Hating Perfection (Revised Edition): A Subtle Search for the Best Possible World

Hating Perfection (Revised Edition): A Subtle Search for the Best Possible World

by John F. Williams

NOOK Book(eBook)

$11.99
View All Available Formats & Editions

Available on Compatible NOOK Devices and the free NOOK Apps.
WANT A NOOK?  Explore Now

Overview

The best heaven and the worst hell are the same place. Travel with author John F. Williams into the jungles of Laos and into a new understanding of existence.

In lively short stories, Hating Perfection shows the everyday world as uncanny, equally strange as the imaginary worlds of Borges or Kafka. This engrossing, strikingly original book invites you to experience your life in a new way.

Hating Perfection weaves its stories together with an elegant logic. Our hateful world—painful, unjust, ruthless, fatal—stands revealed as the best of all possible worlds, flooded everywhere by a perfection both alien and addicting. What we want is different from what we get. But the reason why has a divine splendor.

In this revised edition, Mr. Williams has added a postscript that addresses the well-known philosopher’s paradox of the Chinese room. The author explains for the first time how we know that such a room as usually described would not have consciousness.   

Stand beside Mr. Williams for a time, and look in the direction he is looking. Your troubles may still be your troubles, but the world will be more than it was.

Product Details

ISBN-13: 9781616148768
Publisher: Prometheus Books
Publication date: 05/14/2013
Sold by: Penguin Random House Publisher Services
Format: NOOK Book
Pages: 396
File size: 4 MB

About the Author

John F. Williams, now retired, is a successful, independent venture capitalist. He has traveled widely and lived for ten years in the Far East.

Read an Excerpt

HATING PERFECTION

A Subtle Search for the Best Possible World


By JOHN F. WILLIAMS

Prometheus Books

Copyright © 2013John F. Williams
All rights reserved.
ISBN: 978-1-61614-876-8


Excerpt

CHAPTER 1

The Handbag


For a thousand years the pleasant old capital of Laos, called Luang Prabang, has been a holy city. In its placid streets, in its many temples, in its perfumed gardens overlooking the Mekong River, languid Buddhist monks live and die in peace. But the Mekong wanders away into the feverish jungle and into a world far from holy. Here the secretive hill tribes still practice the ancient, terrible rites. Here strange old witches toil grimly over bubbling cauldrons, toil without rest, and mutter their dark incantations. As the vapors rise, demons inhabit the bodies of men. Far from the holy city, lost in their jungle fastness, the legions of the damned offer madness for sale at one dollar per bottle. They call it "Whiskey Lao."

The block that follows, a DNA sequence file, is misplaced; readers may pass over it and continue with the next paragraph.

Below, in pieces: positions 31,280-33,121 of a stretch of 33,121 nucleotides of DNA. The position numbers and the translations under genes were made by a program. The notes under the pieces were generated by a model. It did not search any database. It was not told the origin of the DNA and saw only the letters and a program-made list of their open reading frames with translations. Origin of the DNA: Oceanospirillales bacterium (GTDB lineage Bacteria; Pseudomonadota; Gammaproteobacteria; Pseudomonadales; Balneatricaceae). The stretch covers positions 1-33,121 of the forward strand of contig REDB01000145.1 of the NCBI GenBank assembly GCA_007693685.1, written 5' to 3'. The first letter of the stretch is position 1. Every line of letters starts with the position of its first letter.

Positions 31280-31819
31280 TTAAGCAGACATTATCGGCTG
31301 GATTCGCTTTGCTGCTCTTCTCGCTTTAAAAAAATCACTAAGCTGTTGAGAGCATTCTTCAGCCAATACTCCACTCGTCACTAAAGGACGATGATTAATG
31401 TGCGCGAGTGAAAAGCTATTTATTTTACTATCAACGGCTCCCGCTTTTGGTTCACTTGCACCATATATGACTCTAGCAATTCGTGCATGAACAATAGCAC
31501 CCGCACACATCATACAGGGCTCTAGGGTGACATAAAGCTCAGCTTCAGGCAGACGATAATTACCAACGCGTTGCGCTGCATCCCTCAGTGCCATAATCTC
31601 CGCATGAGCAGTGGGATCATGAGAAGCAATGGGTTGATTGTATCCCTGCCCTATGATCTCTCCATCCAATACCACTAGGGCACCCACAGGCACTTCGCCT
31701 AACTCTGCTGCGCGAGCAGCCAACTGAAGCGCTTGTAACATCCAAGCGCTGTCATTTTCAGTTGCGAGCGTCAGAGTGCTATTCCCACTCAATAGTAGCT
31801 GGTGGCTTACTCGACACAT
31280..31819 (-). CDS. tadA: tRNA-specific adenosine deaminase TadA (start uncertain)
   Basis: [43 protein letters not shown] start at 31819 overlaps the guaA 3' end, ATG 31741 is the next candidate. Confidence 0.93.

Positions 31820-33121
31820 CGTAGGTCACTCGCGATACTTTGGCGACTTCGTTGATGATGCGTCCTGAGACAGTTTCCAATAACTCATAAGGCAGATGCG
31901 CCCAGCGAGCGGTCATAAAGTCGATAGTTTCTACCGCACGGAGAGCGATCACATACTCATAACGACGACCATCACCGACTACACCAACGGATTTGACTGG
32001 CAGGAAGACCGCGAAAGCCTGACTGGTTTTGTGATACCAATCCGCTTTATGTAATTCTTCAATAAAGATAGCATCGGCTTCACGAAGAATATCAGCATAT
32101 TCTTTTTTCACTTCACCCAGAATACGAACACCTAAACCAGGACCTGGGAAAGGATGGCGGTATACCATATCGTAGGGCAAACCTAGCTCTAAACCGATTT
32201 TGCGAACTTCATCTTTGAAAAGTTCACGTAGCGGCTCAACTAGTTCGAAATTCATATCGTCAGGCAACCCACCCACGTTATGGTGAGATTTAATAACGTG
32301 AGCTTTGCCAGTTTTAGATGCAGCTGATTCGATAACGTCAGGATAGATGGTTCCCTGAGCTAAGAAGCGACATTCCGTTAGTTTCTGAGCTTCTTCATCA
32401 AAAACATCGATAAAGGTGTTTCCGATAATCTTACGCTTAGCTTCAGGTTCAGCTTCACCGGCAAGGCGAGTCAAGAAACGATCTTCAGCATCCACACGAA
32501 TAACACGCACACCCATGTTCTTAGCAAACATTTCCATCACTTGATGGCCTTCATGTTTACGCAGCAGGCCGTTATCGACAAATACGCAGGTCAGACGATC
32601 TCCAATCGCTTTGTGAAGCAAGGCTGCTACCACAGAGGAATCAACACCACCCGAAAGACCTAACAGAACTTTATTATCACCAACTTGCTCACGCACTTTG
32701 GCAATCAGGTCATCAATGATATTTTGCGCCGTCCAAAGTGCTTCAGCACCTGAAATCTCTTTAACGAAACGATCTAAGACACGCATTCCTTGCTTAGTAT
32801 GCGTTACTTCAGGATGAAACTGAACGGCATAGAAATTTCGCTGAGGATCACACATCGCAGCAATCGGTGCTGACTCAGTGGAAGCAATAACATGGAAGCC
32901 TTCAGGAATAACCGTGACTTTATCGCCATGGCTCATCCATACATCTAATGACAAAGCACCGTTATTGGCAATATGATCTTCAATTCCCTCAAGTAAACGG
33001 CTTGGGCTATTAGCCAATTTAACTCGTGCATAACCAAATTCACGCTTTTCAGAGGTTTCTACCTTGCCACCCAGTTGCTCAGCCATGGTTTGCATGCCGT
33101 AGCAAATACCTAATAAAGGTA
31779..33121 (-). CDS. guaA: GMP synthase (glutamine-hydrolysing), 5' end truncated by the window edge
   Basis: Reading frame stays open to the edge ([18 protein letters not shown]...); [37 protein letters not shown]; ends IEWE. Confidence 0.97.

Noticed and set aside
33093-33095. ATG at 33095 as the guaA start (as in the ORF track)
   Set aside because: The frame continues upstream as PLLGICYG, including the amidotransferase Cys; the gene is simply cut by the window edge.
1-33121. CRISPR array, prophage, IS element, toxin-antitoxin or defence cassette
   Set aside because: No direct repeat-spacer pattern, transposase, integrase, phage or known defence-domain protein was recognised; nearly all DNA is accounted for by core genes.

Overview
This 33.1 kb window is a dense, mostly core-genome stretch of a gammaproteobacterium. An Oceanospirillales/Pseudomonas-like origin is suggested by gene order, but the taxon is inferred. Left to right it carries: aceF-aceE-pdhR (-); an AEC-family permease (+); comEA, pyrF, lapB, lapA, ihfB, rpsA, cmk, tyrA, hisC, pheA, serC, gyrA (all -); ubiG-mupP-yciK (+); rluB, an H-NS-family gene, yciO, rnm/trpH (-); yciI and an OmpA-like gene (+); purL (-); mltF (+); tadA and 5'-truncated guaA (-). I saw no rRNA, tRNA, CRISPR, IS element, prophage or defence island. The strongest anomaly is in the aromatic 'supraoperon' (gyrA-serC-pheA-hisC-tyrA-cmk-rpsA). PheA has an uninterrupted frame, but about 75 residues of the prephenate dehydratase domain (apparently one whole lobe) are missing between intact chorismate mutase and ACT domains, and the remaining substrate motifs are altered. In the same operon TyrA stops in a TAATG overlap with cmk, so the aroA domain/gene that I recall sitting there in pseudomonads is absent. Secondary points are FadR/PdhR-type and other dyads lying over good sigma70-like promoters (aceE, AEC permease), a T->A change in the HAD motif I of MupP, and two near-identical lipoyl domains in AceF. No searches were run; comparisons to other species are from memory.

Exploring the world for something new, turns up just as much evil as good. But the good and the evil are new.

This is a true story. It happened exactly as stated. Some people look at a river and immediately dream about its destiny. A river combines mystery, yearning, and harmony; soothes and excites; travels unpredictably, yet always for a reason. The river was our addiction. It beckoned and we followed.


Inconclusive reports filtered back to us in Luang Prabang. Two hours by sampan up the Mekong River, a certain Lao village, population perhaps sixty souls, produced a notorious moonshine. Visitors newly returned from the scene, haggard and reticent, would do no more than mumble a few disjointed comments. One man furtively described the production method as "... primitive but interesting." Then he hurried away.

We had no premonitions. Overcome by innocent curiosity, we embarked from the city quay at ten o'clock of a fine, temperate, January day. The morning mist had just begun to burn away. Since our wooden battleship of a sampan could accommodate eight passengers in its comfortable interior and another twenty on the sturdy roof, wife and self teamed up with Denise, a fellow guest at our hotel. This polished young Australian had chanced to overhear our conversation the previous evening. Having no pressing engagements for the next six months, she proposed a joint expedition. And so it happened that Denise from Brisbane, self from San Francisco, and wife Lee Ming from Beijing, three harmless tourists, ventured together into the jungle. We had no premonitions. We only wanted to have a bit of fun.